Better for Business: Farnam Street becomes two-way street

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Graphic by Cole Dougherty/ The Gateway Following construction, Farnam Street re-opens with both westbound and eastbound lanes, but not all residents are happy
Graphic by Cole Dougherty/ The Gateway
Following construction, Farnam Street re-opens with both westbound and eastbound lanes, but not all residents are happy

By Kelly Langin, Contributor

The construction on Farnam Street between 36th and 42nd streets finally ended as Omaha opened the formerly one-way westbound street as a two-way on Nov. 2. The project cost $677,000, the Omaha World-Herald reported.
This area of Farnam Street used to run three lanes westbound and featured on-street parking on both sides. Now, one of the lanes has been converted to an eastbound lane, allowing traffic to run both directions. Most of the on-street parking is gone to make room for traffic.
Bill Baburek, owner of Crescent Moon Ale House, said he appreciates the push for the city to continue to make the Blackstone district a better business area for both new and old businesses. He said the “friendly” traffic flow is more convenient for customers.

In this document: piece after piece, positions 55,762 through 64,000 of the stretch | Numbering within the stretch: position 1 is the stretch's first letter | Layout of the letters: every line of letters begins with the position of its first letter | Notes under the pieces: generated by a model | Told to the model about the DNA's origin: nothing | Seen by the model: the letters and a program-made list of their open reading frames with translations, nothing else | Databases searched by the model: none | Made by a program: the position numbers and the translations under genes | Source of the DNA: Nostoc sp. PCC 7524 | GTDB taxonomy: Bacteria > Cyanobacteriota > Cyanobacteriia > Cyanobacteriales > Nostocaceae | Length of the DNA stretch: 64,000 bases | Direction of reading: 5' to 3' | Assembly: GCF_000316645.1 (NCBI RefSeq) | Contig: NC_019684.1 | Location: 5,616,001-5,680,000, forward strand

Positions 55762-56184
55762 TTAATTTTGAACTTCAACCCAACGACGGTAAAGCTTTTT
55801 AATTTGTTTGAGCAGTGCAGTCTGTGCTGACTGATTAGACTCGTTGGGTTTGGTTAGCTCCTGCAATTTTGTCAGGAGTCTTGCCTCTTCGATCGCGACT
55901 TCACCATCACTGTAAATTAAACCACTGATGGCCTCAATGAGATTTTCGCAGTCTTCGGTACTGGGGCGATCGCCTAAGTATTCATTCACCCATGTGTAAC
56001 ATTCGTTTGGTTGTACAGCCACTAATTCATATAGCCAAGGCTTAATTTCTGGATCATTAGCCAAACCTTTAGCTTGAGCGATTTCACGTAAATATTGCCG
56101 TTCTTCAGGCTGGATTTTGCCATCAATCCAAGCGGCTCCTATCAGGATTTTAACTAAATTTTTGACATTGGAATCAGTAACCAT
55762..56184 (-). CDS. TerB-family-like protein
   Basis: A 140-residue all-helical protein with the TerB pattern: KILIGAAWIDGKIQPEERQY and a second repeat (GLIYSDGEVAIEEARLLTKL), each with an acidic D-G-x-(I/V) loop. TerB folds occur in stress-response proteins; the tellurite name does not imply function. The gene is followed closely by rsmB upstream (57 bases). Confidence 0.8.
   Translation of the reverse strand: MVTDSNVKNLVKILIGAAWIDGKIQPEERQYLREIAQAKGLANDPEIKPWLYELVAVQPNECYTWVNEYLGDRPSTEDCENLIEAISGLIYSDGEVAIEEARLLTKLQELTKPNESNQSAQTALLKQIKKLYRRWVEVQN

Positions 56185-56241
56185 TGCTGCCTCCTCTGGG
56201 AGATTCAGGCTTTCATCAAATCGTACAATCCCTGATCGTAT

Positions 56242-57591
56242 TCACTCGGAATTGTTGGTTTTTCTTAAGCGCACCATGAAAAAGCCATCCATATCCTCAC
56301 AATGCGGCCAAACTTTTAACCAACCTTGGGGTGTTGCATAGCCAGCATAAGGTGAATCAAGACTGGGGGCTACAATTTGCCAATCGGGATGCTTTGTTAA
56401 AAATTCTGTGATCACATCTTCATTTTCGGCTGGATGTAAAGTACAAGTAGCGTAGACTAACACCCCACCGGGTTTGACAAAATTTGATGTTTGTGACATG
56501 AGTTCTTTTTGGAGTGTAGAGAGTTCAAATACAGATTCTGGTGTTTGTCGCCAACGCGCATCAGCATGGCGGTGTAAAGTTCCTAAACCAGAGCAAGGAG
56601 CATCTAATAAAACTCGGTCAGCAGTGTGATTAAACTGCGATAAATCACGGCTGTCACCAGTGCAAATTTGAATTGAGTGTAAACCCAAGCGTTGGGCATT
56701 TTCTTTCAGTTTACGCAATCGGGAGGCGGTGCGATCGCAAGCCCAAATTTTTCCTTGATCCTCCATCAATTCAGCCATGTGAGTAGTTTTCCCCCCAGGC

Baburek said he believes the finished construction on Farnam enhances the experience of working in the Blackstone district for the new businesses and helps to revitalize the area.
“I hope it affects everything in a positive way,” Baburek said. “That was the entire goal for the push to make this happen.”
Baburek said the biggest transition earlier in the week for customers was trying not to drive west down the eastbound lane out of habit. Now, he says, most customers are getting used to the change.
For some area residents, the new traffic causes more problems than benefits. Sarah Duke, a senior at the University of Nebraska at Omaha studying public relations and advertising, lives in an apartment near 39th and Farnam streets and takes the road west to campus. She said she thinks the new flow of traffic will make evening travel worse.
“When it was two lanes during construction, it was awful,” Duke said. She said the construction in the process of changing the traffic flow caused at least two accidents near her apartment. “It was better the original way,” Duke said.
Businesses in the district have also lost the convenience of customer parking right outside the storefront. Baburek said he gained some parking on 36th Street, which runs by the west side of the Crescent Moon, when it became a northbound one-way street during construction. However, he said he also lost on-street parking on Farnam, which he said he prefers.
“The city did not do enough,” Baburek said. He said he would like to see the city push for even slower traffic on Farnam by removing one of the westbound lanes and adding more on-street parking. “It’s a step in the right direction, but there’s still room for improvement,” Baburek said.

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